With macro headwinds leading to soft demand for consumer products, most semiconductor manufacturers have reduced their capital spending, which in turn has led to a drastic decline in Applied Materials (NASDAQ:AMAT) equipment sales. Witnessing a more than 40% reduction in its semiconductor equipment sales, the company posted a 30% decline in its Q4 2012 revenue and registered a marginal decline in gross margins due to lower sales, inventory reserves and lower factory utilization.
Applied Materials will announce its Q1 2013 earnings on February 13. With a near 20% sequential decline in Q4 2012 orders, we estimate its revenue to continue declining in Q1 2013 as well. However, Applied believes that the orders bottomed out in Q4 and expects the situation to improve 2013 onwards.
Though the macro headwinds continue to suppress demand, we believe that the accelerated changes in device technology and the adoption of new materials in the industry will fuel top line growth for the company in the future.
Declining Capital Spending By Semiconductor Manufacturers
Applied’s semiconductor manufacturing systems are used by integrated device manufacturers and foundries to build and package memory, logic and other types of chips. Weak market conditions have caused pullbacks in expansion plans throughout the industry as manufacturers adjust their production levels to match the end-user demand. With a significant fluctuation in demand, Applied’s silicon systems group was the worst hit in Q4 2012, with a 44% sequential decline across foundry, memory and logic customers.
While the wafer fab equipment (WFE) market saw spending increase by 13.3% in 2011, Gartner estimated the same to decline by 13.3%, totaling $31.4 billion in 2012. It expects capacity utilization to decline into the low 80% range before slowly increasing to about 87%. Though the situation is expected to improve in 2013, Gartner does not estimate the market to return to positive growth in the year.
While weakness in the global PC market is the primary reason for declining investments, the robust growth in smartphones and tablets is driving innovation and could fuel demand in the coming quarters. Intense competition in the mobile market is leading to faster innovation, and the high demand of application processors is driving foundries to build out their 28-nanometer capacity and ramp investment for the 20-nanometer node.
Applied considers the above trends to be favorable as they create spending shifts that are favorable to its business. It forecasts the net sales for semiconductor business to be flat to up 10% in Q1 2013, and estimates orders to increase by 25% as customers increase capacity.
Solar Division Will Be A Long Term Growth Driver
Revenue from Applied’s Energy and Environmental Solutions (NYSEARCA:EES) division has declined drastically in the last year as the solar industry struggles with excess manufacturing capacity and soft end demand. While the company claims that the growth in demand is starting to consume the excess manufacturing capacity in the solar industry, it maintains a cautious approach as the investment in new capacity remains low.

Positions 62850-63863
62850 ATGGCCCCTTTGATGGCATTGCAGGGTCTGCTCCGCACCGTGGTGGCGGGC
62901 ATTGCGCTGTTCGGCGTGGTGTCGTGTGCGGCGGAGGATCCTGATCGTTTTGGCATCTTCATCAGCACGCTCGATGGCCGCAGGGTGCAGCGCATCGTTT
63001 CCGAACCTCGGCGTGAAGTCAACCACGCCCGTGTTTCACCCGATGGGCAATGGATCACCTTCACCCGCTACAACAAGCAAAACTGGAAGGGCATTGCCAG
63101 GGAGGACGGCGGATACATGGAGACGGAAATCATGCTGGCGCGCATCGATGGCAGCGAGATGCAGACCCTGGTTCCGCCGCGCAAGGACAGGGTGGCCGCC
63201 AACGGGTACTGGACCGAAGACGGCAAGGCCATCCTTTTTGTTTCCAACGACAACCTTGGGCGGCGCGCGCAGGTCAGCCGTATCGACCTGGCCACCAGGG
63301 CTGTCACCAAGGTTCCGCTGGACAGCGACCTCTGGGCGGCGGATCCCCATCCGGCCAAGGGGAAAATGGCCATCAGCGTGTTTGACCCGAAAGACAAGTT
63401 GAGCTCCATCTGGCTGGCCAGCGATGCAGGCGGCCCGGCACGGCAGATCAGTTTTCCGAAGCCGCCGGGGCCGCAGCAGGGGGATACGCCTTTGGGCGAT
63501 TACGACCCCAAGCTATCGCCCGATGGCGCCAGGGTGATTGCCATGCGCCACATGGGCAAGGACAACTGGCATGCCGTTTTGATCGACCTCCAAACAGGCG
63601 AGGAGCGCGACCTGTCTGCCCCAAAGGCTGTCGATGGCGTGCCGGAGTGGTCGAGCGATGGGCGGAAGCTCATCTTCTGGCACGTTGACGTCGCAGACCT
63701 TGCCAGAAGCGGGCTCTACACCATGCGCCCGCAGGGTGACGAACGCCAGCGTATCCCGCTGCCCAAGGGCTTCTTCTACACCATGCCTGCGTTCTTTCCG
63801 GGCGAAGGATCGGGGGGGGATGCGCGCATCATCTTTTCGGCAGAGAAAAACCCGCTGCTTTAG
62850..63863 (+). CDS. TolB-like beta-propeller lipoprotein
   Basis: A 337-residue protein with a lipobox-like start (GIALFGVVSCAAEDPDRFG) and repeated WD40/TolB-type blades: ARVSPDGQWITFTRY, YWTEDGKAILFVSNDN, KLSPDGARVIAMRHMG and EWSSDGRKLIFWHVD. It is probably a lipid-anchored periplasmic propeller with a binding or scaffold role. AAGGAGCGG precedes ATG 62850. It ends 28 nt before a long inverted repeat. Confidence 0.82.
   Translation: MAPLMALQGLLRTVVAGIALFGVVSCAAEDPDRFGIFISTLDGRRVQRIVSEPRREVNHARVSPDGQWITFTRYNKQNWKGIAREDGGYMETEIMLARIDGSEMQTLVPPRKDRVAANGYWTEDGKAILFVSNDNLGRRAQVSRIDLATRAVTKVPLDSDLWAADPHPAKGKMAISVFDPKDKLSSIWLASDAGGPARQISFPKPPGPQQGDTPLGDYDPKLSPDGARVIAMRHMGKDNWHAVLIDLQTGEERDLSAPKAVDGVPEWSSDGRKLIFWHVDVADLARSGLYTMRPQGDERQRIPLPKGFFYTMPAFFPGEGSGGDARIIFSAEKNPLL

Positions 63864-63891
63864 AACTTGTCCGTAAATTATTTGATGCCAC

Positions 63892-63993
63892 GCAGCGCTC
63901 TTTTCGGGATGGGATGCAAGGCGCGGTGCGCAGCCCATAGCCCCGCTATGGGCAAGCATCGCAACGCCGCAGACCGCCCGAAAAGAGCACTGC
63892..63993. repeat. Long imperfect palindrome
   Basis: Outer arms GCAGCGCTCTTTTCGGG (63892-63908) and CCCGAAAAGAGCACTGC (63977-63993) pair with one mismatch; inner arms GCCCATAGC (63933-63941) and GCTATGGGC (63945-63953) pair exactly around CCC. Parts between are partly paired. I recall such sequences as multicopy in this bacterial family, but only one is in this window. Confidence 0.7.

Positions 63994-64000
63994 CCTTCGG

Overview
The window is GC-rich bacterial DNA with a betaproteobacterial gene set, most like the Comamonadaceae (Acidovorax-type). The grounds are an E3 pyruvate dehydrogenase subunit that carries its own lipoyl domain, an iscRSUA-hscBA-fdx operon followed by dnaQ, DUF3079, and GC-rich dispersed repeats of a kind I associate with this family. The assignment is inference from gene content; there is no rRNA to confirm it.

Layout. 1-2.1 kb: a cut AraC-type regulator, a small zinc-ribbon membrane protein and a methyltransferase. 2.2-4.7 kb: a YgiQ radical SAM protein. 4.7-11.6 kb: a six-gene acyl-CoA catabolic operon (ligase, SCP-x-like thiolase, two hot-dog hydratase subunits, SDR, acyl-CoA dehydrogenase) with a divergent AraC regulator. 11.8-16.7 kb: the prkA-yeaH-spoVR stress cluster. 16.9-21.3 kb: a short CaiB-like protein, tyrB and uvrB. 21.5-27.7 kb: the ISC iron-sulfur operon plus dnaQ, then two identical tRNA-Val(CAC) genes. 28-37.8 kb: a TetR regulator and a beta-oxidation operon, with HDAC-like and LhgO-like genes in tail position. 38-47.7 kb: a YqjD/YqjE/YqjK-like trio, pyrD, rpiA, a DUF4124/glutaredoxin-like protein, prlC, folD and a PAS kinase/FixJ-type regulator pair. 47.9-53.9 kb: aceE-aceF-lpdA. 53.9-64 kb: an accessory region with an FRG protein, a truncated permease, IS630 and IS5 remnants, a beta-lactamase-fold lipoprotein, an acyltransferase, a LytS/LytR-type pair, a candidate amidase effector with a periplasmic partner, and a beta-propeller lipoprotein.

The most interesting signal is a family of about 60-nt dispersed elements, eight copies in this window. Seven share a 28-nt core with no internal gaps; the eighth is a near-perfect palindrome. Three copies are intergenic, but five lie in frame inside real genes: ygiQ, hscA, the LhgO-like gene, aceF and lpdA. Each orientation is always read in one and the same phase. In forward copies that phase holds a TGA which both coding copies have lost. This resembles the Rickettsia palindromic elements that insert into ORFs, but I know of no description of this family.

Given the long term growth potential in the solar industry, we believe that the solar business could be an important long term growth driver for the company. While the slower than anticipated revival in the market has led to a significant decline in the market in 2012, we estimate the situation to stabilize in the future. (Read: Applied Could See A Turnaround In Solar Equipment Demand Next Year)
Having witnessed a steep decline in orders at the start of 2012, Applied announced a restructuring plan for its EES business in Q3 2012, to lower its cost structure and the operating breakeven level to approximately $500 million. As the demand in the solar industry remains sluggish, it plans to take additional steps to reduce its cost base and minimize the associated losses.
Smartphones And Tablets To Fuel Growth In Display Segment
Marking a 35% sequential decline in revenue, the display segment was probably at its weakest in Q4 2012 and Applied estimates net sales in Q1 2013 to be flat to down 30%. On the positive side, despite lower revenues, the display business remained profitable on account of increasing operational efficiency. Additionally, the mobility related business accounted for close to 80% of Applied’s display revenue in 2012.
With the current slowdown in growth of global PC shipments, the increasing adoption of smartphones and tablets is expected to fuel future growth in the semiconductor industry. The global appetite for mobile devices with new features, longer battery life and brighter, higher resolution displays continues to strengthen. As these devices drive demand for leading-edge foundry capacity, the market leaders are aggressively accelerating ramps at advanced nodes.
Applied Materials has a significant presence in the smartphone and tablet market. It expects to generate more than $250 million in revenue from products that serve new applications in this area in the future.
Disclosure: No positions.